I grew up to the wonder of the cinema, the amazing places it took me and the incredible visual stories it told me. As I grew older I started to learn that the things I saw, and how they were created, weren’t always as it was in real life. Things were changed, modified, adjusted to create a perfect visual representation of what the director wanted to show me.
I’ve always come from 2 schools of cinema, the George Lucas school and the Steven Spielberg school. George created worlds, but Steven showed me a best version of the world I live in, through staging, camera movement, and lighting.
As I started my career as a cinemeditor over 20 years ago, I would shoot my little shorts, but they always lacked the magic of what I saw in the Spielberg films. The more I studied his work, watching all the behind the scenes videos, I started to notice the reasoning behind the difference. Beyond the obvious, it was the planning, his shots were so well planned, the time of day, location, camera movement, all so well orchestrated and planned. Thats when I realized the way to do better work, to do work inspired by one of the greatest directors of all time was to be better at planning. I was ready to take time and do my best work ever…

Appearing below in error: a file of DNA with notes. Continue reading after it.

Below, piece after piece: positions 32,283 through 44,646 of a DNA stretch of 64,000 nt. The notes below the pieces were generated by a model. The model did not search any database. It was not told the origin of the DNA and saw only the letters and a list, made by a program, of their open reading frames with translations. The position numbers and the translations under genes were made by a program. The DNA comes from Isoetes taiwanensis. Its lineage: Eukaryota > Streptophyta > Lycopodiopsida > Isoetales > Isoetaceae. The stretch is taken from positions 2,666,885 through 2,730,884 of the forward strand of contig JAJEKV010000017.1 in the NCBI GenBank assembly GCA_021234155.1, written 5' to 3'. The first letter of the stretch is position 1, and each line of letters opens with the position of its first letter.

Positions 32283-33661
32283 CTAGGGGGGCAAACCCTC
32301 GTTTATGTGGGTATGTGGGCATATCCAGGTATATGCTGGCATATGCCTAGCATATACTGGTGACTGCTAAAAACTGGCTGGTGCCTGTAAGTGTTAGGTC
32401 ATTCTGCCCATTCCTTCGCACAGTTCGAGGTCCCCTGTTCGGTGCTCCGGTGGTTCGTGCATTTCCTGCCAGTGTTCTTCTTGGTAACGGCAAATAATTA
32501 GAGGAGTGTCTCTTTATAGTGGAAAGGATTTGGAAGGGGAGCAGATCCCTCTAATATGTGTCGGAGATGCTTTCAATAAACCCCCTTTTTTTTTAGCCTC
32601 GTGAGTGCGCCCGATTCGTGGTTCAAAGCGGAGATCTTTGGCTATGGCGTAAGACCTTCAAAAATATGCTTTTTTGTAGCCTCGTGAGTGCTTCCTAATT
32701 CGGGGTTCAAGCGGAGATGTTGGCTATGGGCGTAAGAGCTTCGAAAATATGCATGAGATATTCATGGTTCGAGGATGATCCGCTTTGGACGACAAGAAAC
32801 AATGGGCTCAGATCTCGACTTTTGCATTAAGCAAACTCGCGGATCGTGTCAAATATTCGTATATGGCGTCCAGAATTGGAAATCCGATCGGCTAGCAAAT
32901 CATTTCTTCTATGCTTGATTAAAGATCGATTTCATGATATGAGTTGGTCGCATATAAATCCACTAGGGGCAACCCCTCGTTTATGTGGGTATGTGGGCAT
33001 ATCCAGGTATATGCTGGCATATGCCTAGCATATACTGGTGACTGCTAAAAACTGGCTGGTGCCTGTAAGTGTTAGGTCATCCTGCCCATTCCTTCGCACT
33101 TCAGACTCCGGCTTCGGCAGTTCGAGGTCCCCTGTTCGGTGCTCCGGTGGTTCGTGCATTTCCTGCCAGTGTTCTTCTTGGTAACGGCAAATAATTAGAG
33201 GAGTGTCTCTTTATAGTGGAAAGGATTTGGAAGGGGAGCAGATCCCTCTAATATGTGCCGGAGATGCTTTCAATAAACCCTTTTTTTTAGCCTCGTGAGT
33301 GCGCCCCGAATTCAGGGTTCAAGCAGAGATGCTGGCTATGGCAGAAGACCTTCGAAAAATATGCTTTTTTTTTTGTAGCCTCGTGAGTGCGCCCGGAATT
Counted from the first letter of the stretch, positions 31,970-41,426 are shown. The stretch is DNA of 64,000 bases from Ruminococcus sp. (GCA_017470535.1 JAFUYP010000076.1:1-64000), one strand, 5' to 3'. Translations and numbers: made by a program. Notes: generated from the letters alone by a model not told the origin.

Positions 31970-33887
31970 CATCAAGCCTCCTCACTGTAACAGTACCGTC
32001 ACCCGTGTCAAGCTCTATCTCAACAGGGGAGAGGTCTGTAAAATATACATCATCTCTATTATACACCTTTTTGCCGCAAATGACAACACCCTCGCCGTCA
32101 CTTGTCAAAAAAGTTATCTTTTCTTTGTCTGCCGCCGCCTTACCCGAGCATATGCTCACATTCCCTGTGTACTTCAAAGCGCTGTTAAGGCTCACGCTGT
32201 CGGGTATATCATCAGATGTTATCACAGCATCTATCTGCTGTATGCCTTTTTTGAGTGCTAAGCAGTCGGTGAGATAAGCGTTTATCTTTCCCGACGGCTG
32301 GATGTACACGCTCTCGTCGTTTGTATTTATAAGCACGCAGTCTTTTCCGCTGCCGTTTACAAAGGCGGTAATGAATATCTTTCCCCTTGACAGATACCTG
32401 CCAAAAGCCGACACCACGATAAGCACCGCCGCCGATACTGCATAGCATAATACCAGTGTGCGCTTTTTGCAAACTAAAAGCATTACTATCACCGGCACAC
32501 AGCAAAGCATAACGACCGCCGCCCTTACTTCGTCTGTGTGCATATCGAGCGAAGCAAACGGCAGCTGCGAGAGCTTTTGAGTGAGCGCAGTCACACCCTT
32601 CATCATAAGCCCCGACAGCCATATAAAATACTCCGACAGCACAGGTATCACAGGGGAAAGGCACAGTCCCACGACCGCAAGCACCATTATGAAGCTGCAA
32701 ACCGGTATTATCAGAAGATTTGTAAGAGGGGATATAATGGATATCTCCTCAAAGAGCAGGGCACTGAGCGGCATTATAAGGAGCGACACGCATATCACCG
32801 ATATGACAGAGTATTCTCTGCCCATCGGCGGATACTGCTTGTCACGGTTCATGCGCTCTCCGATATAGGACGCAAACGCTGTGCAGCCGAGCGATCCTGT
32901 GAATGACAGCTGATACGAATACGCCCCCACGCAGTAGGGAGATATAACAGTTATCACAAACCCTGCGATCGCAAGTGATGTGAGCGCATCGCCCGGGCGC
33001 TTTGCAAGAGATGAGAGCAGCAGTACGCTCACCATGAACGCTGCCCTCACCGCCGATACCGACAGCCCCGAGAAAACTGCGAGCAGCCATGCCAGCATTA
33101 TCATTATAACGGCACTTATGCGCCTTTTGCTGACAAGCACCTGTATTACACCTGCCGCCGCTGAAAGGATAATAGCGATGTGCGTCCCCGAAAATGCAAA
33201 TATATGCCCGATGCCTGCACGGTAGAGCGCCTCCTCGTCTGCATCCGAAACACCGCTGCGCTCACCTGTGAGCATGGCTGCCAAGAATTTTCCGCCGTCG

Enter in the age of social media.
My biggest takeaway from trying to be a Spielbergian cinemeditor in todays world of social media is how hard it is to plan or take time to produce well thought out and organized video content. I’m bombarded with lines like ”why does this take so long”, or ”just grab a quick shot”, or my favorite ”my cousins nephew has a camera and he can shoot it in five minutes”. Well planned and professionally produced high quality content is replaced with grab and go, swooshy swooshy quick cut 10 second videos.
So that begs the question, where do I fit in this new world of video creation? Am I a relic, a dinosaur, or is it just time for me to grow up into the next opportunity. Unfortunately I don’t have an answer to that. I can and do grow, adjust, and expand my style as I learn new things, but what I can’t do is go against the core foundation of who I am as a cinemeditor, and that is to do the highest quality work I can and be proud of what I create, no shortcuts, no settling. If Steven had not been so committed to his beliefs and convictions as a filmmaker despite the crushing pressure from his ”client”, we wouldn’t have ”Jaws” as we know it.